The critique of contemporary societies that the notion of control society entails might in some ways be unexpected in Deleuze's work, given that it sometimes looks like a conventional defence of the individual threatened by the alienating forces of global capitalism. One might expect Deleuze to be in favour of a move towards societies which do away with the constraints of individuality. However, it is the precise way in which control societies dismantle the individual that alarms Deleuze. Rather than encouraging a real social engagement with the pre-personal, they turn the individual into an object that has no resistance, no capacity to 'fold' the line of modulation. Although the Body without Organs lacks the discreteness of what we conventionally know as an individual that is not to say it does not have resistance. On the contrary, it is a zone of intensity. It may be traversed by forces, but it is not simply a relay for those forces.
  Connectives
   § fold
   § intensity

The Deleuze dictionary. . 2010.

Look at other dictionaries:

  • control society —    by John Marks   Deleuze develops his notion of the control society at the beginning of the 1990s. In the 1970s Michel Foucault showed how, during the eighteenth and nineteenth centuries, a disciplinary society had developed that was based on… …   The Deleuze dictionary

  • control society + state theory —    by Kenneth Surin   In his short but prescient essay Postscript on Control Societies Deleuze says that in the age of the societies of control (as opposed to the disciplinary societies of the previous epoch famously analysed by Michel Foucault) …   The Deleuze dictionary

  • control society + state theory —    by Kenneth Surin   In his short but prescient essay Postscript on Control Societies Deleuze says that in the age of the societies of control (as opposed to the disciplinary societies of the previous epoch famously analysed by Michel Foucault) …   The Deleuze dictionary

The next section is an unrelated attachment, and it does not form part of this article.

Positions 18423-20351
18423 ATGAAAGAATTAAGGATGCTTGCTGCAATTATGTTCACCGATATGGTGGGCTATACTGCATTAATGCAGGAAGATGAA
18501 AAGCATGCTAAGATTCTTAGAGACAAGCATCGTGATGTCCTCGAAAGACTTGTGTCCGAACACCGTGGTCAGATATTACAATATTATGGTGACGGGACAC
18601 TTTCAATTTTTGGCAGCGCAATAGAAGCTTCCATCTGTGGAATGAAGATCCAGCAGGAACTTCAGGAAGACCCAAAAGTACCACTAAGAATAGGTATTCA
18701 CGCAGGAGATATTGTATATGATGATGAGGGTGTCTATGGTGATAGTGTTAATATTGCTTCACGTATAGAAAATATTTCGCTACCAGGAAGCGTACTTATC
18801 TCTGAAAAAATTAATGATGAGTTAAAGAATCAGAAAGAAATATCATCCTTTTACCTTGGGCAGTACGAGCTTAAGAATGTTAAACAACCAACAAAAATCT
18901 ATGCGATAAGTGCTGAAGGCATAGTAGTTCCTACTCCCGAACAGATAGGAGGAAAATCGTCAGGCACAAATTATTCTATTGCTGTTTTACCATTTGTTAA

• American Production and Inventory Control Society — APICS The Association for Operations Management, is a not for profit international education organization, offering certification programs, training tools and networking opportunities to increase workplace performance. It was founded in 1957 as… …   Wikipedia

  • Society of Merchant Venturers — Motto Indocilis Pauperiem Pati Formation 13th century Type Private Headquarters …   Wikipedia

  • Society for Creative Anachronism — Type 501(c)(3) non profit corporation Founded 1966 Area served Worldwide F …   Wikipedia

  • Control Room (film) — Control Room Theatrical release poster Directed by Jehane Noujaim Produced by …   Wikipedia

  • Society of the Cincinnati — Motto Omnia reliquit servare rempublicam[1] Formation May 13, 1783 …   Wikipedia

  • Society of Saint Vincent de Paul —     Society of Saint Vincent de Paul     † Catholic Encyclopedia ► Society of Saint Vincent de Paul     An international association of Catholic laymen engaging systematically in personal service of the poor; was founded in May, 1833, when eight… …   Catholic encyclopedia

  • Control chart — One of the Seven Basic Tools of Quality First described by Walter A. Shewhart …   Wikipedia


Share the article and excerpts

Direct link
Do a right-click on the link above
and select “Copy Link”

We are using cookies for the best presentation of our site. Continuing to use this site, you agree with this.